As the City of Annapolis prepares its residents for road closures and parking hassles in advance of next week's inauguration of Wes Moore as Maryland's next governor, the Hogan administration lets us in on the "epilogue" after eight years in power.
Governor Hogan, standing before a statue of George Washington, delivering his speech resigning his commission from the Army, the Republican moderate gave his farewell address touting his administration's accomplishments, including tax rollbacks, eliminating the state's debt, and increasing its surplus fund.
Hours before that, the State's Democratic Party proclaimed a new day in Maryland and celebrated the incoming majority in the statehouse and Government House.
Before an audience in Cambridge on January 6, Mr. Moore said, “Maryland’s treasury cannot responsibly accommodate all the funding requests that have come in if we are going to fulfill the primary obligations of state government..." and the Baltimore Sun reports that he continued his remarks, "....“My administration’s commitment to supporting the needs of communities that have been long neglected has not, and it will not waver. … But we must also be clear-eyed about the future.” Moore and Hogan seem to agree that the state's robust economy is not a sure thing for the future. The state's reserves include a $2 billion surplus and an additional nearly $3 billion, which sits in a rainy day fund and should be preserved.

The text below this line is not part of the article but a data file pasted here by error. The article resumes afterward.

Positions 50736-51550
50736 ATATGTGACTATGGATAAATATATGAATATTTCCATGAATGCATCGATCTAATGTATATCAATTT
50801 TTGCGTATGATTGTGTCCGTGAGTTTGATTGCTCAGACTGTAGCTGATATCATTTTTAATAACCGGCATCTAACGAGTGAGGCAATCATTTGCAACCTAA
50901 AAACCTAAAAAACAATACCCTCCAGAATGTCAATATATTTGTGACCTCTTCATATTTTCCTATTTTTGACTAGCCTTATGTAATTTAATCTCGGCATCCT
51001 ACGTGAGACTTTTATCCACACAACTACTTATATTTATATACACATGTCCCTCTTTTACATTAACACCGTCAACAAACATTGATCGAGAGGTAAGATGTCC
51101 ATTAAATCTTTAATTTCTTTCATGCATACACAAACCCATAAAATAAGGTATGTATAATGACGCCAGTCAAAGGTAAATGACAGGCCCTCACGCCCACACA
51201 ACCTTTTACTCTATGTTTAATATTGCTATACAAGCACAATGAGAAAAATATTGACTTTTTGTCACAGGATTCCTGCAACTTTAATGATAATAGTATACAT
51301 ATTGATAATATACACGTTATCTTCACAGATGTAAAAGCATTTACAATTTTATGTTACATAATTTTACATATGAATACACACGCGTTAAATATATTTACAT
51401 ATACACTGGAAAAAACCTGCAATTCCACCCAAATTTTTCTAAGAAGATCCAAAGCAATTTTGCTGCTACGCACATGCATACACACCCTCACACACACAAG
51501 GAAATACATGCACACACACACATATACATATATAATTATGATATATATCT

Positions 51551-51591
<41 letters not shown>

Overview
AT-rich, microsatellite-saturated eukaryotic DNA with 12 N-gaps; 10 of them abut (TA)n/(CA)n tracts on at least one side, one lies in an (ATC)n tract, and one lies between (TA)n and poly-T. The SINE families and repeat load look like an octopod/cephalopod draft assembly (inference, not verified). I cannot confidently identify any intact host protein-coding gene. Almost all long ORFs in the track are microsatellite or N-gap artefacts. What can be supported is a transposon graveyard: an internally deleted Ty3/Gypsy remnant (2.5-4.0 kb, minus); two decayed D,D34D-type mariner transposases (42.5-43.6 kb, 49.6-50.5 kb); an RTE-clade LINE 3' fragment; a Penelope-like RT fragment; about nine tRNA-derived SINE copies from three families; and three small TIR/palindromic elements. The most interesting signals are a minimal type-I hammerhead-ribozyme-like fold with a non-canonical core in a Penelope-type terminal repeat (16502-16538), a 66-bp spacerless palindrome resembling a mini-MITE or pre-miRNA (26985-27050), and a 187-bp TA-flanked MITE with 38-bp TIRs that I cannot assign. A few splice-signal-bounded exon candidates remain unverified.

Meantime, it's back to the private sector for outgoing Lt. Governor Boyd Rutherford is joining a Columbia, Maryland law firm, Davis, Agnor, Rapaport & Skalny, LLC. Mr. Rutherford joins the firm as a new partner to develop a practice in government relations and lobbying at the local, state, and federal levels. He starts on January 30, and the firm announced he is expected to bolster its existing government contracting and procurement practice.
Photo: State House, Wikipedia. Hogan at podium, screenshot, via Youtube